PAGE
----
Monday, June 30, 2008

Where's the Sun?

The Famous Author and I visited eastern Pennsylvania this past weekend, the conclusion of our spring Big Money World Tour. Bloomsburg, Wilkes-Barre, and York, PA all opened their hearts and wallets. The boss and I are now officially on vacation, ready to work on our tan, not book promotion. Look out, Monmouth Beach.

Only one problem. No sun today. TFA forgot to email Mother Nature and tell her we were on vacation.This could put us back at the computer, rewriting Big Mojo, and I'm not ready for that. TFA keeps asking me all these questions. I need some time off. A breather.

Where's the sunshine when you need it?

Friday, June 27, 2008

BIG MONEY, Chapter 47

Understanding and maturity often arrive late in a boy’s life. Like youth, dreams are hard to leave behind.

But when dawn comes, and he finally grasps his life will never involve Big Money; that $500,000 European sports cars, million-dollar yacht parties, and famous beauties like Shania Twain are forever beyond his reach...well, that’s when a boy becomes a man.

At least I sure the hell hope so. Because it’s about time I grew up. Way overdue, in fact. See, worrying about my testimony tomorrow before a special state grand jury, it occurs to me, were I rich like I always figured I should be, I’d have a hotshot attorney postponing my appearance, or otherwise devising some totally legitimate loophole to excavate my ass.

But no, Big Money is not mine. I can’t afford an unbeatable mouthpiece. I never will. Nice things like top-shelf defense attorneys are forever beyond my reach. So is Shania Twain. I believe I understand this now. The Fast Lane down Easy Street is closed to Austin Carr.

Tomorrow, I can either identify Mama Bones and make Franny happy, or I can somehow not identify Mr. Vick’s gray-haired mother and make Bluefish Mr. Smiley Face.

The consequences of both are obviously the subject of some concern. If I please Franny, Bluefish might kill not only me, but probably Beth, Ryan, Susan, Susan’s friends and neighbors, not to mention everybody's lawns, dogs, and goldfish. On the other hand-job, if I fulfill my verbal agreement with Bluefish and refuse to point the finger at Mama Bones, Franny has promised me jail-time for perjury and conspiracy to commit murder.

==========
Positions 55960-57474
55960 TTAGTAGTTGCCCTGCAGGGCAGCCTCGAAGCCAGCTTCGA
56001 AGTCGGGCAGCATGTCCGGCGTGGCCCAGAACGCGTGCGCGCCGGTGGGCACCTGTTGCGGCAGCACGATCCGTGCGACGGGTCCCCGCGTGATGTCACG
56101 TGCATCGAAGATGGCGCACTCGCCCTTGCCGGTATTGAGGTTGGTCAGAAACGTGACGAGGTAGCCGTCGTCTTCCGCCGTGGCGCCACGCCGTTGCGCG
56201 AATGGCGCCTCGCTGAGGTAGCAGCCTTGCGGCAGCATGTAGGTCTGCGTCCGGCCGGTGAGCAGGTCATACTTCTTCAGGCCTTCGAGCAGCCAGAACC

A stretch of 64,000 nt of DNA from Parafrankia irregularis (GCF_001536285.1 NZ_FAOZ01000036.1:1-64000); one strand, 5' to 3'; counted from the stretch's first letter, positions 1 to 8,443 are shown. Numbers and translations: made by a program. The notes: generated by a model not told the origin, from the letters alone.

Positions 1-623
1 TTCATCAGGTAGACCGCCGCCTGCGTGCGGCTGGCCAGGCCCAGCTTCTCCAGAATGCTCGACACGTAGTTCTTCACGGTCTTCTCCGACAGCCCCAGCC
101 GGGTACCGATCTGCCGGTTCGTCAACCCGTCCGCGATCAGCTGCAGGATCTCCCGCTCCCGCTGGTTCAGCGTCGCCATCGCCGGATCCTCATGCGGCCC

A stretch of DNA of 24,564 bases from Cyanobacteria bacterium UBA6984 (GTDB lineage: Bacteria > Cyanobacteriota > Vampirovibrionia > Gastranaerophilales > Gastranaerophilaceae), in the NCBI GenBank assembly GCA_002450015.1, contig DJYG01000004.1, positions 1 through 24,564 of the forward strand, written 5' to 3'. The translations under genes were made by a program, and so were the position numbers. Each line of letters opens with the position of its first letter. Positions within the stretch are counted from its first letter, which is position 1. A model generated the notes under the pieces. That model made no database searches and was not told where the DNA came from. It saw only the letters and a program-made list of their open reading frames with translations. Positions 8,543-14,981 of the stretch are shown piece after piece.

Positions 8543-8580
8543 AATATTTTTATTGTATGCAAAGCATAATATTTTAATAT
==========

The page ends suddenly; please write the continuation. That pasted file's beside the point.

Why can’t one of my options be careful and supervised use of a reliable time machine? Why can’t I go back to that afternoon in Luis’s restaurant and tell Bluefish “fine” when he first mentions doing business with Shore?

At least it’s nice to know I’ve reached maturity.

I take my mattress off the bed in my Trooper mansion bedroom and lean that sucker against the wall. I start with a few kicks, then step closer and start punching, right, left, right, left, until my arms are tired and I go back to kicking, kicking, kicking until my legs feel like wet cement.

I take up punching again.

I go on like this for, I don’t know, half an hour. When all four of my limbs are numb with exhaustion, I crumble to the floor. My mouth is open. I’m panting. Sweating.

Tears slowly fill my eyes. When the water finally overflows and tickles my cheeks, I stand up, fists trembling, and bellow like a wounded bear for all my lost dreams.



Next Friday, Another Chapter of BIG MONEY

Wednesday, June 25, 2008

Only the Best Places

The Famous Author may not see his novel in too many big chain stores, but by golly, he winds up getting hand sold in some fancy independents. Last month it was Murder by the Book in Houston. This week, its Mysterious Bookshop in New York City, maybe the most famous mystery book shop in the world. Manager Sally Owen asked TFA to sign ten hardbacks for her, and this week she pumped them online. Right under Janet Evanovich.

Check out their newsletter:

The Mysterious Bookshop
58 Warren Street
New York, NY 10007
Ph: 212-587-1011
Fax: 212-587-1126
Open Seven Days, 11.00 a.m. - 7.00 p.m.

Weekly Update 6/20/08
Tuesday, June 24th 6.30 p.m. - 8.00 p.m.
Final Theory by Mark Alpert
who will discuss his new book and sign.
Light refreshments will be served.
John Connolly was here this week signing the US edition of The Reapers. The story concentrates on Louis and Angel, the men who in the past have assisted troubled detective Charlie Parker. One of Connolly?s best, and that?s high praise. $26.00

Hell?s Gate by Richard E. Crabbe is set in New York in 1904. Detective Mike Braddock must deal with river piracy and gang wars all set against the backdrop of "the greatest tragedy to strike New York until 9/11." That would be the sinking of The General Slocum which caught fire in New York?s East River killing more than 1,000. $24.95

Janet Evanovich stopped by to sign Fearless Fourteen, her latest Stephanie Plum novel. A Crime Collector?s Club Selection. $27.95